Tuesday, July 8, 2014

fun with a funyak

Sorry I've been gone so long. Summer vacation does that to me.  You'd think I just sit around all day, then lounge at the pool, then hang out for the evening. I have very little to discuss.

We went to the mountains for the weekend, near Highlands NC.  Pook was about to stay for a week of camp and we were invited to stay the prior weekend before saying goodbye.  It was a beautiful and relaxing place, all meals included, so we enjoyed ourselves. 

I love driving places up in the mountains. First you pass the produce stands with "boiled p-nuts" and the fancy spots with both cold beer and live bait.  One place advertised (on little signs stuck in the ground at intervals along the road) "frog jam" and then "toe jam." I'm assuming that the people who want those know what they're getting.

Then you get into reading the street names. They're awesome. I can just picture some town council telling everyone that the map makers have requested that they name their roads and everyone needs to turn in their road name by month's end.  Some think for weeks before choosing. Ted writes his down immediately.  Ted was probably ten.

My favorites:

Lingering Shade Lane (the winner, in my book)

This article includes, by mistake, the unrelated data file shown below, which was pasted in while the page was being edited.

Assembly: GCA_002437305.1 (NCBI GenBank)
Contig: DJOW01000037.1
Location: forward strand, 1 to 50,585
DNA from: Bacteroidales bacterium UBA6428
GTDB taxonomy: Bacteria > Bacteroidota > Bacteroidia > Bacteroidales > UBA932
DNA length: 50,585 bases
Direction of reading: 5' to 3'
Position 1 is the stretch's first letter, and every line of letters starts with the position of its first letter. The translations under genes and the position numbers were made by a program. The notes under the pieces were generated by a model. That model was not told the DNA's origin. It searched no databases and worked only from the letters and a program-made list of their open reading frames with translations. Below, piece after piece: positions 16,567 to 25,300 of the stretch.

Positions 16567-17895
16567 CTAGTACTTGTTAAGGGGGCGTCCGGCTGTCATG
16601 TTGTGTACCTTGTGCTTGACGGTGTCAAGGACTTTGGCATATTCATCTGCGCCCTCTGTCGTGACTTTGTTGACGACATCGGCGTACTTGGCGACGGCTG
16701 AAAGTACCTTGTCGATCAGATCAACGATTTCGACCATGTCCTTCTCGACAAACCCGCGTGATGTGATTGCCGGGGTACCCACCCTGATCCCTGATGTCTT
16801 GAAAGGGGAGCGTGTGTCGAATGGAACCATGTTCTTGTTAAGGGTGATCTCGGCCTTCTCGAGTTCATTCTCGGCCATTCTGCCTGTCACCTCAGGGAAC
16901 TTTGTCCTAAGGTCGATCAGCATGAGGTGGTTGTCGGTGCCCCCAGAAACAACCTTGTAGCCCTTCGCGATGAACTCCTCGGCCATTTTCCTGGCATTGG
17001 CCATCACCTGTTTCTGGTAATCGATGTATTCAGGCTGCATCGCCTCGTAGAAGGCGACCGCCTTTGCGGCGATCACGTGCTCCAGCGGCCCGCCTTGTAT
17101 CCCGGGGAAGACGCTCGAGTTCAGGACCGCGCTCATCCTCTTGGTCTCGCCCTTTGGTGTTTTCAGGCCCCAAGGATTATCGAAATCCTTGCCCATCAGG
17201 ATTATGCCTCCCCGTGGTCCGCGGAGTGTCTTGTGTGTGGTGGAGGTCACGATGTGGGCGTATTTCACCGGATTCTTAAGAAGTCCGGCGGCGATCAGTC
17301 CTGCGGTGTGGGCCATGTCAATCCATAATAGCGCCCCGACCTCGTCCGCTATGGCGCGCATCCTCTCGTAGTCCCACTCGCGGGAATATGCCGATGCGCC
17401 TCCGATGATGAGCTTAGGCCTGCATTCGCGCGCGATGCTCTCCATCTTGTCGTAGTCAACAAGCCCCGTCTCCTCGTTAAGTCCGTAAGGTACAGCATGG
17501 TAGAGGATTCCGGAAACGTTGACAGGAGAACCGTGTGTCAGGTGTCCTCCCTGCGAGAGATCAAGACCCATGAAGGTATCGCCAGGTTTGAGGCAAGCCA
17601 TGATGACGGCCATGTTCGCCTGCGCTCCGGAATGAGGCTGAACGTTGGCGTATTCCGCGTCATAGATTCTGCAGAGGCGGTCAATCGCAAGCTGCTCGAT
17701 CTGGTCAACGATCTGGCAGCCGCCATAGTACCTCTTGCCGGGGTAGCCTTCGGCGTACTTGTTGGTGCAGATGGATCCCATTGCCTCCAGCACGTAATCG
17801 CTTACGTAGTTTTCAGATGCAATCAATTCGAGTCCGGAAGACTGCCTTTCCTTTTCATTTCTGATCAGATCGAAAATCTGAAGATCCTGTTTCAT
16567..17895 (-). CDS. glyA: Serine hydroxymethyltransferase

Grasshopper Lane
Pumpkintown Road
Buttermilk Road (and then Upper Buttermilk Road)
Teds Road
Mirror Lake Lane
Turtle Pond Road
Turtle Creek Road (not near each other)
Gold City Lane
Corn Creek (or maybe my writing is messy and it was Cow Creek?)
Lazy Bear Ridge
Rebel Ridge (It is the South, remember)

While we were there we took an excursion to go rafting on the Tuckaseegee River, a smaller and less crowded river than the Nantahala. The outfitter had these wonderful inflatable kayaks, called "funyaks" which we chose.  They were about ten feet long and relatively comfortable. Paddling was simpler and more responsive than in a canoe. I thought they were easy to guide but the boys ran a lot of rapids either backwards or spinning around uncontrolled until they hit a rock. The rapids were Class I and II, so nothing requiring a helmet (which is good because I lied about Bug's age) but we all got wet.

The camp had started a week prior for those wanting two weeks away, so we came in on the middle. We met three other families doing the same thing, and hung out with them part of our time. I enjoyed seeing how bonded the kids were after a week together (think of lots of young teenagers hugging, dancing and singing and generally making a ruckus.) I hope the newcomers like Pook were welcomed in.

(And now, sniff, I'm missing our boy.)


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